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Sams Teach Yourself ASP.NET 2.0 in 24 Hours, Complete Starter Kit Paperback – April 6, 2006

ISBN-13: 978-0672327384 ISBN-10: 0672327384
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Editorial Reviews

About the Author

Scott Mitchell has authored hundreds of articles on Microsoft Web Technologies since 1998. In addition to his vast collection of online articles, Scott has written five previous books on ASP/ASP.NET, including Sams Teach Yourself Active Server Pages 3.0 in 21 Days; Designing Active Server Pages; ASP.NET: Tips, Tutorials, and Code; ASP.NET Data Web Controls and Sams Teach Yourself ASP.NET in 24 Hours. Scott has also written a number of magazine articles, including articles for Microsoft's MSDN Magazine and asp.netPRO. Scott has been a speaker at numerous ASP/ASP.NET user groups across the country and at ASP.NET conferences.

Excerpt. © Reprinted by permission. All rights reserved.

Introduction

Introduction

As the World Wide Web continues its meteoric growth, websites have matured from simple collections of static HTML pages to data-driven dynamic web applications. For example, websites like eBay or Amazon.com are much more than simple HTML pages; they're actual applications that are accessed through the Internet. Although there are many competing technologies for building data-driven websites, this book shows how to use the latest version of Microsoft's popular ASP.NET technology for creating web applications.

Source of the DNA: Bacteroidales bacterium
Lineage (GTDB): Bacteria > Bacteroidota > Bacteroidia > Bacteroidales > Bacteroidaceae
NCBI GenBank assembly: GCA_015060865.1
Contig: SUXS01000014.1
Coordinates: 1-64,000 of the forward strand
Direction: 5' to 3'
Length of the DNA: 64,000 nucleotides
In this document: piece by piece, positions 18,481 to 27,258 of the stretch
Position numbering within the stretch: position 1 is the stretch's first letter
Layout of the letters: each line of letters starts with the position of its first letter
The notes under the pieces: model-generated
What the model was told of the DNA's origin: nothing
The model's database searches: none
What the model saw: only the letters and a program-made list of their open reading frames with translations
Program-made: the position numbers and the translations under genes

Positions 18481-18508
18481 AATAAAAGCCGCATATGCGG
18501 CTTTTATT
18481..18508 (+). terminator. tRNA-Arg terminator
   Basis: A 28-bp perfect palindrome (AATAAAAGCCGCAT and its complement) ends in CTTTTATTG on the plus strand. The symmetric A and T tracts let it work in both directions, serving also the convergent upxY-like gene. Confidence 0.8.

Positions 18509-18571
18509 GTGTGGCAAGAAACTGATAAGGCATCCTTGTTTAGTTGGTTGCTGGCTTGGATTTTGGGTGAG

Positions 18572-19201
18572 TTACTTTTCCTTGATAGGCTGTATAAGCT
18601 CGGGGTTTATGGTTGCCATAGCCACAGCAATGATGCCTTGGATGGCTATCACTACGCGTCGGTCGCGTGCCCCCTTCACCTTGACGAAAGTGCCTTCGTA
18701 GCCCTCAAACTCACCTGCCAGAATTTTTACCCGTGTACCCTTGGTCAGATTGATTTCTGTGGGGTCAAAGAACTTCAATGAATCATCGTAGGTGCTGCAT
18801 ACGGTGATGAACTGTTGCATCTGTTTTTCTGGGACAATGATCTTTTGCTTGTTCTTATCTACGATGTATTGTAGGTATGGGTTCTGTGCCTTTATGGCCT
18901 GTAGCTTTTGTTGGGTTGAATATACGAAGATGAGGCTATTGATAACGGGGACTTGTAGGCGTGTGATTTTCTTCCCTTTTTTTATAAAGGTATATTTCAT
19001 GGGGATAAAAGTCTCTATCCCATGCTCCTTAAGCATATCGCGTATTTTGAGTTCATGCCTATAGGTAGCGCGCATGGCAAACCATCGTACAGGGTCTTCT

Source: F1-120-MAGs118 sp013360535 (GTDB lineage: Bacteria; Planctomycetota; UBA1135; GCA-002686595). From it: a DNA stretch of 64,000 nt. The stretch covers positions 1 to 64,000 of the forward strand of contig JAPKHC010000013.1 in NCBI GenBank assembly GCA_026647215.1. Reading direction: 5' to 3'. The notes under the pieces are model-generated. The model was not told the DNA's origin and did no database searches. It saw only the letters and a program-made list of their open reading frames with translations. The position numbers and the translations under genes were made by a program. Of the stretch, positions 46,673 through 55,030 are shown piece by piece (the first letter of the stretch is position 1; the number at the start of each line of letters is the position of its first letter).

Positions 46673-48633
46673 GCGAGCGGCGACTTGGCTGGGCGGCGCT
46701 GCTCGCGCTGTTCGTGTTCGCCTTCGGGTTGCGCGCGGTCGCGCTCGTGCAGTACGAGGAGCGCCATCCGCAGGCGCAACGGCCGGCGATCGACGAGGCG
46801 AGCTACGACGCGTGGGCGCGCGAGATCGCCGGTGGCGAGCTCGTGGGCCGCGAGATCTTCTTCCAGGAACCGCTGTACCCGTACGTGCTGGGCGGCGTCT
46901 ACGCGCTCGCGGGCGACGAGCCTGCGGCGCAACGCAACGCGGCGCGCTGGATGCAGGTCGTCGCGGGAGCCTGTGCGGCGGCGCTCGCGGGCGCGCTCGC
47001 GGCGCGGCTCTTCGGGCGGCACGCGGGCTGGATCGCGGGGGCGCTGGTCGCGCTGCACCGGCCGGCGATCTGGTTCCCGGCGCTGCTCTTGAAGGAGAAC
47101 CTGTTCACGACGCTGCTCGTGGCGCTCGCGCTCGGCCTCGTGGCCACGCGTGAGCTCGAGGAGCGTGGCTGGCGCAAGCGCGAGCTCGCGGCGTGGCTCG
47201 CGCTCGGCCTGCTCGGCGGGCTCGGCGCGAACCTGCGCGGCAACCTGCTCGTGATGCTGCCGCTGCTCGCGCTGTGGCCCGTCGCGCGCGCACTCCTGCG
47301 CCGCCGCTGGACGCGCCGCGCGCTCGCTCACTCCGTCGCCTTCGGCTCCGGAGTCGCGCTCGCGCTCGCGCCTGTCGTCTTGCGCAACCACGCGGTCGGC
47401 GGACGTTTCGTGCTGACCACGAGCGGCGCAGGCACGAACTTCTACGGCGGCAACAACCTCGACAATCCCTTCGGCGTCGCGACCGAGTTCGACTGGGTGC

ASP.NET web applications are composed of individual ASP.NET web pages. As we will see in numerous examples throughout this book, these ASP.NET web pages can display HTML, collect user input, and interact with databases. ASP.NET web pages contain a mix of both HTML markup and source code. It is the source code of an ASP.NET web page that allows for the more advanced features, such as accessing data from a database or sending an email from an ASP.NET web page. The source code of an ASP.NET web page can be written in any one of a number of different programming languages. For this book we will be using Microsoft's Visual Basic programming language. Don't worry if you've never programmed in Visual Basic or have never even programmed at all. Starting with Hour 5, "Understanding Visual Basic's Variables and Operators," we will spend three hours examining programming language concepts and the Visual Basic syntax.